Create your own photo blog
3.5 out of 5
In 2004, Forbes Magazine named Catherine Jamieson’s photo blog, Utata, one of the best. Jamieson’s book Create Your Own Photo Blog provides all the information one would need to join the fastest-growing form of self-publishing on the Web.
As with all success stories on the Web that are started in the private domain, it’s never long before the corporate world comes up with ways to tap into the new phenomenon.
The book would have been greatly strengthened if it had included more discussion of the future of the photo blog, but the book’s strengths are invaluable to those looking to create their own photo blog.
Why have photo blogs become so popular? What do they offer that a written blog does not?
Written blogs have the disadvantage of being really only useful to others who can understand the language in which they are written. Photo blogs speak a universal language. The photographs need no translation. I believe the reason that photo blogs have become so popular is simple: Digital cameras are cheaply available all over the world and many people own one. Add that to the notion of universal language (and thus potential appeal) and I think it’s enticing to people to show off their stuff to an appreciative audience.
How do most photo blogs archive their photographs?
A year ago I would have said “on their own sites,” but today I believe it is likely to be on a photo archiving site and that site is likely to be Flickr. When I started writing the book, Flickr had approximately 500,000 members and when (the book) hit the stores, Flickr had nearly two million members.
What are the best ways to promote a photo blog? And what is the best way to find photo blogs on particular subjects?
Promoting a photo blog is a lot like any other endeavour where the “product” is really yourself.
I always recommend getting involved in the community, visiting and commenting on other photo blogs, joining Flickr and participating in the community there and generally making yourself visible. What you should not do, and which often creates a backlash of bad “publicity,” is to join groups or communities simply to paste your URL and ask people to visit your site. Participation is the key. Create a good RSS feed, make your syndication links easy to find and your site easy to navigate. All that said, of course, the photography has to be interesting and compelling.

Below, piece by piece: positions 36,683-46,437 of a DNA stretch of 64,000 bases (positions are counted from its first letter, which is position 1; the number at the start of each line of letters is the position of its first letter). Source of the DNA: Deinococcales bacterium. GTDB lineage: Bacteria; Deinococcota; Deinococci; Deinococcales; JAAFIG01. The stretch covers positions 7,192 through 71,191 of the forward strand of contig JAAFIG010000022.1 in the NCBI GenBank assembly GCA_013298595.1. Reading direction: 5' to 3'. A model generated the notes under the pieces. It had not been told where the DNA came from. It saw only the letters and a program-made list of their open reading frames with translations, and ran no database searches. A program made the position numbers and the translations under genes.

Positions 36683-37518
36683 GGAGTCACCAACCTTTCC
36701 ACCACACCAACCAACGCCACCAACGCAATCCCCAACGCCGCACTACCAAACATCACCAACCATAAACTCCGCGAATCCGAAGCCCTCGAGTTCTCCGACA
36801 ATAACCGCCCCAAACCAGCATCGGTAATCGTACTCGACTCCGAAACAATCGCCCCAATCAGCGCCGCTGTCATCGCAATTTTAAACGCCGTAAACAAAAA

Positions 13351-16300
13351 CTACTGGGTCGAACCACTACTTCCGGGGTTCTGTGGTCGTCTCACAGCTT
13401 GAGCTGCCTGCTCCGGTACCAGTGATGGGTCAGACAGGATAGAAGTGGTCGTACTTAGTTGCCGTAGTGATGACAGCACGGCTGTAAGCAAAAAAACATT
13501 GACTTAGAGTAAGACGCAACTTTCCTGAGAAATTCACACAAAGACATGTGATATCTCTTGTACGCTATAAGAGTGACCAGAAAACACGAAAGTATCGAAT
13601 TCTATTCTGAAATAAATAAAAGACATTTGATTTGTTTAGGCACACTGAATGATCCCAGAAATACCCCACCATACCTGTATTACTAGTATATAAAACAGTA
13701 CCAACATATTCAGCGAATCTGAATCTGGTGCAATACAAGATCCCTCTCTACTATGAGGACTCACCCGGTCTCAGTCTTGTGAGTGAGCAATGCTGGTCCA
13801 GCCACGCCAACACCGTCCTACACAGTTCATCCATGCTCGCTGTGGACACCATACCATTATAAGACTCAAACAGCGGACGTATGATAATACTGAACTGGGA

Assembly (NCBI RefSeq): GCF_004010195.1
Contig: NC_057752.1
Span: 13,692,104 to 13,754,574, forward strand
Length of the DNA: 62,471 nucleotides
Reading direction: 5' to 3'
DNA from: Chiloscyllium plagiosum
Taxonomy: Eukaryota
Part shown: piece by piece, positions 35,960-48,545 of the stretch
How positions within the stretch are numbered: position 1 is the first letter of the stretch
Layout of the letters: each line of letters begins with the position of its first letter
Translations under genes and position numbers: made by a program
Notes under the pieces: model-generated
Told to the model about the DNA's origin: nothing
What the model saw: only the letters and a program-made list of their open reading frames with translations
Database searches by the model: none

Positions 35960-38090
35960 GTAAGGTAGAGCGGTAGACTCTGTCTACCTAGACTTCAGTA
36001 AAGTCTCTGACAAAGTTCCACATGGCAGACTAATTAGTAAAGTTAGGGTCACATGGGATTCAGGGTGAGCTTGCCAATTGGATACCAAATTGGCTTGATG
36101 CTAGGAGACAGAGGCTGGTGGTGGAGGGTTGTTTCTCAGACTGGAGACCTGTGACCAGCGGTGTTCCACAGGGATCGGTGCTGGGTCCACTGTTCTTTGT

How important is networking with other photo bloggers and syndicating one’s content?
Very important. More than 50 per cent of my readers find me through one of my feeds. I publish an atom, an RSS and an XML (feed) and make it easy to find them on my site. I believe that my involvement in the community has probably earned me more viewers than any other single factor.
Are there ways to make money from a photo blog?
Yes. Some people sell branded items from services such as Cafépress, others sell prints, postcards or greeting cards made from their photography, and others obtain commissions for professional work based on their blog offerings. From selling related books through Amazon to the odd request from a publisher for the use of a photograph, there are a variety of ways, with a good steady traffic, that one could earn a little money from a photo blog.
In a globalized world should corporations be looking at the universal appeal photo blogs as a way to reach customers or clients?
Absolutely. Magazines and newspapers have known for years that the picture on the cover or front page is a large factor in the sales results.
And the reason is that the cover is written in the universal language and has no editorial slant.
People trust pictures.